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Northwestern University Feinberg School of Medicine
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Impact Story: Institute for Global Health

“Supporting this cause is very personal to us. We believe in the mission of the Global Health Initiative and the new Institute for Global Health.”
—Larry and Chris Fee, members of the Northwestern University Leadership Circle and Lifetime Giving Society

Q & A with Dr. Robert Murphy

Northwestern faculty and students have long been involved in supporting initiatives to enhance global health and promote health equity. In May, these growing international efforts were further elevated and unified with the launch of a new Feinberg Institute of Global Health. An HIV/AIDS expert with extensive global health experience, Dr. Robert Murphy directs this exciting new entity, which works closely with other global health entities at Northwestern like CIGHT at the McCormick School of Engineering, GHI at the Kellogg School of Management, and global programs at the Weinberg College of Arts and Sciences.

Robert Murphy, MD, ’81 GMER, ’84 GMEF Executive Director, Institute for Global Health, John Philip Phair Professor of Infectious Diseases Professor of Medicine and Biomedical Engineering

Tell us about the scope of the new institute. Why was it created?

There were many successful projects involving multiple departments and divisions at Feinberg as well as across the University. As each of these programs got bigger and more ambitious, we felt that one unifying structure would allow us to combine, synergize, and expand our efforts. Essentially, we would be stronger together and make a bigger impact. The institute unifies the medical school’s Global Health Initiative and the Center for Global Health, which I founded a decade ago.

What is the role of academic institutions like Feinberg in global health?

Diseases know no socio-economic or political boundaries. With the way people travel today, healthcare is a shared and global concern. The Zika virus and Ebola are diseases no one would have imagined seeing in the United States until recently. No community is immune to public health threats. Academic institutions play an important role in the global health agenda of mitigating global risk of disease and developing sustainable health systems around the world. With the world-class facilities and talented faculty we have at Feinberg, we have the capabilities and responsibility to expand our international reach.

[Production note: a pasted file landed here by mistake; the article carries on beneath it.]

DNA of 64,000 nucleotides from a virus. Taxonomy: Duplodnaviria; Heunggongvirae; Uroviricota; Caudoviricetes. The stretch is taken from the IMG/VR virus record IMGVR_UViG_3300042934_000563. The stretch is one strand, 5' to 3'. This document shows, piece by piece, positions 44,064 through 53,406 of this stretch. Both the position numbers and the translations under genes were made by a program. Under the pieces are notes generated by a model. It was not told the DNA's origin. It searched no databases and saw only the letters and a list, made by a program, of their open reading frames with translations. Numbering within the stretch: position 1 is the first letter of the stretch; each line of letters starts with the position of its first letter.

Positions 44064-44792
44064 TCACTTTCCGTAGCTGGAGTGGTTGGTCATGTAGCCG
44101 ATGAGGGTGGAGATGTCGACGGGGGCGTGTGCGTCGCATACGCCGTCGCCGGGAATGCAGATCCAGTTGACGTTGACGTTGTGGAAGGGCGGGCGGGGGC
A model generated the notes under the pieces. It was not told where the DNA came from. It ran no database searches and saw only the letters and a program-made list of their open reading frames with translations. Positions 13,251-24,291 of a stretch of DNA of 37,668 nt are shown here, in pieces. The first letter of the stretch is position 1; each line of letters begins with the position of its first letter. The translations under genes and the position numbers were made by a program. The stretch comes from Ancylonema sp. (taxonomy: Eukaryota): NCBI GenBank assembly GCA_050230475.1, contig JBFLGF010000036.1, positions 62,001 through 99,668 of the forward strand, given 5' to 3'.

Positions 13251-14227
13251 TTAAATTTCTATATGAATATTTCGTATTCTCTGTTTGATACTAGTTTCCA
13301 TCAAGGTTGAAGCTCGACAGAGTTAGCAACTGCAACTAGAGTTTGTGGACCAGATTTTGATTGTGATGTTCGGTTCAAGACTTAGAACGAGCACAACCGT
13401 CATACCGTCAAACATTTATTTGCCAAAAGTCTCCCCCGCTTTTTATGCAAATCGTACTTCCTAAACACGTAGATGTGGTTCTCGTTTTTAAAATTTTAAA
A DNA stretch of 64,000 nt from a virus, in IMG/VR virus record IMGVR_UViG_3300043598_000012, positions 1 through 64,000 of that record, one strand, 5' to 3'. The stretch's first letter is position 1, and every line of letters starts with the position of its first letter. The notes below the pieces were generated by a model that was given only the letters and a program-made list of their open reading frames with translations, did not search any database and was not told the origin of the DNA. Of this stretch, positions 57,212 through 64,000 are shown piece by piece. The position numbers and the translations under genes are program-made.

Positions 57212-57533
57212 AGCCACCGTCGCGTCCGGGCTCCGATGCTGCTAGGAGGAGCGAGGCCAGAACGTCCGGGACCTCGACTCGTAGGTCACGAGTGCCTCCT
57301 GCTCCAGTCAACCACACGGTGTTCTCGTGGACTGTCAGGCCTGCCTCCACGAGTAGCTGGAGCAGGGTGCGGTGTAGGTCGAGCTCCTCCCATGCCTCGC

What are some priorities in the institute’s inaugural year?

We plan to establish the institute’s five specialized centers that bring together experts from a variety of disciplines—communicable diseases, surgery, cancer, health education, and cardiovascular health—to pursue our research, training, and outreach goals. One project is the development of a novel biomarker to detect cervical cancer. Unlike the US, where women routinely undergo annual Pap tests, in low-resource countries like Nigeria, it’s difficult to set up effective screening programs. Currently cervical cancer ranks as the second most frequent cancer in women in Nigeria. A biomarker would provide a more efficient screening tool that could save many lives. In the area of communicable diseases, our forte at Feinberg is HIV, tuberculosis, and malaria. We hope to share our expertise by training more foreign health care providers and workers.

This story was published in the Fall 2019 edition of the Nathan Smith Davis Impact Stories, a publication that highlights leadership donors to various areas of Northwestern University Feinberg School of Medicine. Read the whole issue here.

How are donors like the Fees crucial to the success of the institute?

As we embark on growing the institute, philanthropy provides us with the resources to build programs that will succeed and endure. While it is a little more challenging to build infrastructure in resource-constrained countries, it is all doable and we are doing it well with the help of generous philanthropic partners.